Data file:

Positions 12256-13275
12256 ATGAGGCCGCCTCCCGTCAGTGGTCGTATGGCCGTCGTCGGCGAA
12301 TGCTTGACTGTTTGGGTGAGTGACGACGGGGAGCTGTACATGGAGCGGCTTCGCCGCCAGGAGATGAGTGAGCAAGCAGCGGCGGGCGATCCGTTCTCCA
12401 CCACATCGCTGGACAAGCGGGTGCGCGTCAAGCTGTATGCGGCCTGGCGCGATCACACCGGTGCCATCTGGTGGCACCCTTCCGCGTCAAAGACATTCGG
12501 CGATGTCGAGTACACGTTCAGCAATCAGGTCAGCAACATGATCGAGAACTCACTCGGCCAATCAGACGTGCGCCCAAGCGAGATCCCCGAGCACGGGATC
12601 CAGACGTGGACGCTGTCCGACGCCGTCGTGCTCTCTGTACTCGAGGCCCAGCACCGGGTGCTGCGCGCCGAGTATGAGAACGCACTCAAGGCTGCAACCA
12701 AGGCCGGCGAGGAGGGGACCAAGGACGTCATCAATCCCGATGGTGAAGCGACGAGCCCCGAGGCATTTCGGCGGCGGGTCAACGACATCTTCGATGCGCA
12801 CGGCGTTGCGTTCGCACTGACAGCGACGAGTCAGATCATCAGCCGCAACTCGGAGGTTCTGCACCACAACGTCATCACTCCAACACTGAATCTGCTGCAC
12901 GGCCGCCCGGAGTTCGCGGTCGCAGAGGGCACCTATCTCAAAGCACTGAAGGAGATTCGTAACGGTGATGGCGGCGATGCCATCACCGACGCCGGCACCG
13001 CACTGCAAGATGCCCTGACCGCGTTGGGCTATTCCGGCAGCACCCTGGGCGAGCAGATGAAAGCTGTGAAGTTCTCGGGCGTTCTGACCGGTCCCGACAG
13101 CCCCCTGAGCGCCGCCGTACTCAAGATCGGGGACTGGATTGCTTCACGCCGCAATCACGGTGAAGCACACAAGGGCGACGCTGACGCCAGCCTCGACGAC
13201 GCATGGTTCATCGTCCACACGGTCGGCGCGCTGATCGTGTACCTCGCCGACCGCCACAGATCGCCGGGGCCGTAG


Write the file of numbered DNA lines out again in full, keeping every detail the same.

Positions 12256-13275
12256 ATGAGGCCGCCTCCCGTCAGTGGTCGTATGGCCGTCGTCGGCGAA
12301 TGCTTGACTGTTTGGGTGAGTGACGACGGGGAGCTGTACATGGAGCGGCTTCGCCGCCAGGAGATGAGTGAGCAAGCAGCGGCGGGCGATCCGTTCTCCA
12401 CCACATCGCTGGACAAGCGGGTGCGCGTCAAGCTGTATGCGGCCTGGCGCGATCACACCGGTGCCATCTGGTGGCACCCTTCCGCGTCAAAGACATTCGG
12501 CGATGTCGAGTACACGTTCAGCAATCAGGTCAGCAACATGATCGAGAACTCACTCGGCCAATCAGACGTGCGCCCAAGCGAGATCCCCGAGCACGGGATC
12601 CAGACGTGGACGCTGTCCGACGCCGTCGTGCTCTCTGTACTCGAGGCCCAGCACCGGGTGCTGCGCGCCGAGTATGAGAACGCACTCAAGGCTGCAACCA
12701 AGGCCGGCGAGGAGGGGACCAAGGACGTCATCAATCCCGATGGTGAAGCGACGAGCCCCGAGGCATTTCGGCGGCGGGTCAACGACATCTTCGATGCGCA
12801 CGGCGTTGCGTTCGCACTGACAGCGACGAGTCAGATCATCAGCCGCAACTCGGAGGTTCTGCACCACAACGTCATCACTCCAACACTGAATCTGCTGCAC
12901 GGCCGCCCGGAGTTCGCGGTCGCAGAGGGCACCTATCTCAAAGCACTGAAGGAGATTCGTAACGGTGATGGCGGCGATGCCATCACCGACGCCGGCACCG
13001 CACTGCAAGATGCCCTGACCGCGTTGGGCTATTCCGGCAGCACCCTGGGCGAGCAGATGAAAGCTGTGAAGTTCTCGGGCGTTCTGACCGGTCCCGACAG
13101 CCCCCTGAGCGCCGCCGTACTCAAGATCGGGGACTGGATTGCTTCACGCCGCAATCACGGTGAAGCACACAAGGGCGACGCTGACGCCAGCCTCGACGAC
13201 GCATGGTTCATCGTCCACACGGTCGGCGCGCTGATCGTGTACCTCGCCGACCGCCACAGATCGCCGGGGCCGTAG